League City is only halfway built out, and its population continues to grow as the Texas Department of Transportation widens I-45. With that growth and construction comes traffic, and League City has identified 10 projects totaling $72 million to help alleviate traffic congestion.

About 80 percent of League City residents commute out of the city toward Houston or Galveston for work, so many of the proposed projects improve connections to I-45. Others help improve League City’s north-south connections, Baumgartner said.

“From a traffic perspective, we’re certainly aware of the community’s need to get on I-45 in the morning and off I-45 in the evening,” he said.

About $5 million of the bond would fund a segment of the Grand Parkway planned to pass through League City. Over $33 million would go toward extending Landing Boulevard north over Clear Creek to make another connection between FM 518 and I-45.

One project originally considered in an $88.5 million bond was an extension of Palomino Lane north over Clear Creek. After neighbors protested the $17 million project, staff and City Council removed it from the bond.

Addressing both drainage and traffic problems is important to make League City desirable as it continues to expand and attract new residents, and those who live in League City now will not tolerate time-wasting traffic jams for long, Hallisey said.

“Nobody’s gonna come here if they’re gonna flood [or] if they’re gonna sit an hour in traffic,” he said.

SALES TAX RATE


Most of the Bay Area’s many cities have a sales tax rate of 8.25 percent—the maximum allowed under state law. In those cities, 6.25 percent of the tax goes to the state, and the remaining 2 percent goes to the cities.

However, League City’s sales tax rate is only 8 percent, 1.75 percent of which goes to the city. Voters will decide May 4 whether to increase it to 2 percent.

The city came up with the amount of $145 million for the two bonds because a $0.0025 sales tax rate increase would fund the debt without the need to increase property tax rates, city officials have said. City leaders have promised money generated from the increase would be used only for drainage- and traffic-related projects.

“This is the lightest we could make it on every taxpayer in this town,” Hallisey said. “[A] sales tax [increase] is the least hurtful to each and every one of us.”

League City has tried to increase its sales tax rate at least twice already—once in 2007 and again in 2015. Both attempts lost by a few hundred votes, according to city records.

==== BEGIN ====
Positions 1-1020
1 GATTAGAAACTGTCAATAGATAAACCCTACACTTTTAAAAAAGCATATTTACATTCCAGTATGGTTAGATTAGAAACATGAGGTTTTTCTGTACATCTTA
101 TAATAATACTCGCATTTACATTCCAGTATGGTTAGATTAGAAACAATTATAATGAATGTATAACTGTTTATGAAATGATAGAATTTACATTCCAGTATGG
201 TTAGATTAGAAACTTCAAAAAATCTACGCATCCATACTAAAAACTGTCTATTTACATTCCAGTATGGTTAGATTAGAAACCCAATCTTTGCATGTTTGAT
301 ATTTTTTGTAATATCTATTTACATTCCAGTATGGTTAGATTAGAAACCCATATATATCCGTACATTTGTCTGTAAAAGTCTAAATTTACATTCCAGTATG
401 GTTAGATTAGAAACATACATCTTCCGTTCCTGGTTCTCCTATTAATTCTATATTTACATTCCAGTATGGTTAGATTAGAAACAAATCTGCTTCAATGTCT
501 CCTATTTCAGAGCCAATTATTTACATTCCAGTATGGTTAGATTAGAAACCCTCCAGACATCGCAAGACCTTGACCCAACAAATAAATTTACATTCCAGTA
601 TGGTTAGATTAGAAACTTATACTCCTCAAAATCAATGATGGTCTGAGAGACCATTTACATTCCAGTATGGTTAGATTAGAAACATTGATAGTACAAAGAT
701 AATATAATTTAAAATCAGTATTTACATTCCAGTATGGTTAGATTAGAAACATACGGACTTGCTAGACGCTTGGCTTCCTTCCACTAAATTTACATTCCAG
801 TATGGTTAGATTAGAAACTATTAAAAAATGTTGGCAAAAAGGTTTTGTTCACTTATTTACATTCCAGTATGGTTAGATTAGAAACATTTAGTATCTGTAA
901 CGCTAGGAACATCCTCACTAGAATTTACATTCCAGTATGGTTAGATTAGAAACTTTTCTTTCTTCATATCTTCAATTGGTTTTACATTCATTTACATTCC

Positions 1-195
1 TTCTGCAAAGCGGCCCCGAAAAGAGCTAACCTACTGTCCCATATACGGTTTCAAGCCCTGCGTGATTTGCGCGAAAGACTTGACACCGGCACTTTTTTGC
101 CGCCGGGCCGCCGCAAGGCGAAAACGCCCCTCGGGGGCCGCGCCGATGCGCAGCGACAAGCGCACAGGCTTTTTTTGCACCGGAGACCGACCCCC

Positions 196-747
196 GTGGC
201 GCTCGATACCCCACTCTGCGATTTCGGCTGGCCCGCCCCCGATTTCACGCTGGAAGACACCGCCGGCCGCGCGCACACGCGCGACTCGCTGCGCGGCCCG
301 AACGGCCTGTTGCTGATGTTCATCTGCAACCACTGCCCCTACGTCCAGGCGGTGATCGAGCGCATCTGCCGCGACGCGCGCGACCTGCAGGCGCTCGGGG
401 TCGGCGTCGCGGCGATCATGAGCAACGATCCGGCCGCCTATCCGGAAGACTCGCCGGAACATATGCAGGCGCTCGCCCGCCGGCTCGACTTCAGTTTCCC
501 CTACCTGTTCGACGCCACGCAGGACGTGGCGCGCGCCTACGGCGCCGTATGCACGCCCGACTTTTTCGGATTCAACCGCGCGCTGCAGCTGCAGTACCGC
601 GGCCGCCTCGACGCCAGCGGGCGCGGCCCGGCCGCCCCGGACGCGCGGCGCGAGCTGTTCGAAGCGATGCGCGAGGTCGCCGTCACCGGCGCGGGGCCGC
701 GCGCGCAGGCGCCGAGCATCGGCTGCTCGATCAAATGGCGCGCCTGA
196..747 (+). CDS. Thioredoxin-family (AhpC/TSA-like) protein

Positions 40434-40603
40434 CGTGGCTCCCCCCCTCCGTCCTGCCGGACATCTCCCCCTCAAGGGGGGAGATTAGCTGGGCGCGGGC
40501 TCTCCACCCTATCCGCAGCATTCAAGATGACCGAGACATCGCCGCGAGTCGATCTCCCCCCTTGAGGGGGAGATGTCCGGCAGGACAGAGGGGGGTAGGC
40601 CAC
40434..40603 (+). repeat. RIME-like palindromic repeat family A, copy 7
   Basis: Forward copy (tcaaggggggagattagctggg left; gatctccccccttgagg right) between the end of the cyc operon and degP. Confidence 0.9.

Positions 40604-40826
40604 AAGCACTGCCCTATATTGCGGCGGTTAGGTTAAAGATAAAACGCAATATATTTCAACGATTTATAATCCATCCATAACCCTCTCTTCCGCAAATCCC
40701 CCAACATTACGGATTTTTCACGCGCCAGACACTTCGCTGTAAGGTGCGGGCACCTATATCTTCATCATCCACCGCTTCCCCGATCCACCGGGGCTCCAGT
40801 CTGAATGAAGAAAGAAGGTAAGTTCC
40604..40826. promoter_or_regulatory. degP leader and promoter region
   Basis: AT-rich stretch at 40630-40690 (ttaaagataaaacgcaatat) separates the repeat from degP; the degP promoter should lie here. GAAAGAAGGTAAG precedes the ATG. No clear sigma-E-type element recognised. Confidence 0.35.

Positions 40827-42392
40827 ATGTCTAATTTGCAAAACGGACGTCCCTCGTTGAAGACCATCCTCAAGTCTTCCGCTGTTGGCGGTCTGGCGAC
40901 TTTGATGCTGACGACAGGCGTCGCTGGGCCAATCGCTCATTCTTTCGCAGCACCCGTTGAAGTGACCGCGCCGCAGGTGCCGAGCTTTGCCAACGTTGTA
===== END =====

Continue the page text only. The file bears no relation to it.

The Clear Lake Area Chamber of Commerce, which represents nine Bay Area cities, supported League City’s previous attempts to increase its sales tax rate because the increase was proposed for economic development.

The chamber has again supported it the sales tax rate increase this time around, along with the two proposed bonds, according to a chamber press release. Chamber Vice President Shari Sweeney said the chamber supports the sales tax rate increase because it would still help League City’s economic development.

“I think all of those are important to continuing the economic development of any community,” she said. “Any of that really increases what a community can do for the residents and their business.”

A $0.0025 rate increase would likely not be felt by taxpayers because it is a small increase, and most other Bay Area cities already have a maximized sales tax rate, she said.

“I don’t know that anyone would even realize it,” Sweeney said.

Baumgartner said he is not so sure, noting League City residents are fiscally cautious and conscious of every tax dollar they spend.

“We come from a very conservative area,” he said. “A tax is a tax.”

If the bonds pass but the sales tax rate increase fails, it is likely the city will increase its property tax rate to make up the cost, city officials have said.

If the bonds fail, the city could restructure them to be cheaper and go to the voters again.  It could pay for some projects in cash, but that would be difficult to accomplish, Baumgartner said.

“We will build the projects … the community supports,” he said.
By Jake Magee
Jake Magee has been a print journalist for several years, covering numerous beats including city government, education, business and more. Starting off at a daily newspaper in southern Wisconsin, Magee covered two small cities before being promoted to covering city government in the heart of newspaper's coverage area. He moved to Houston in mid-2018 to be the editor for and launch the Bay Area edition of Community Impact Newspaper.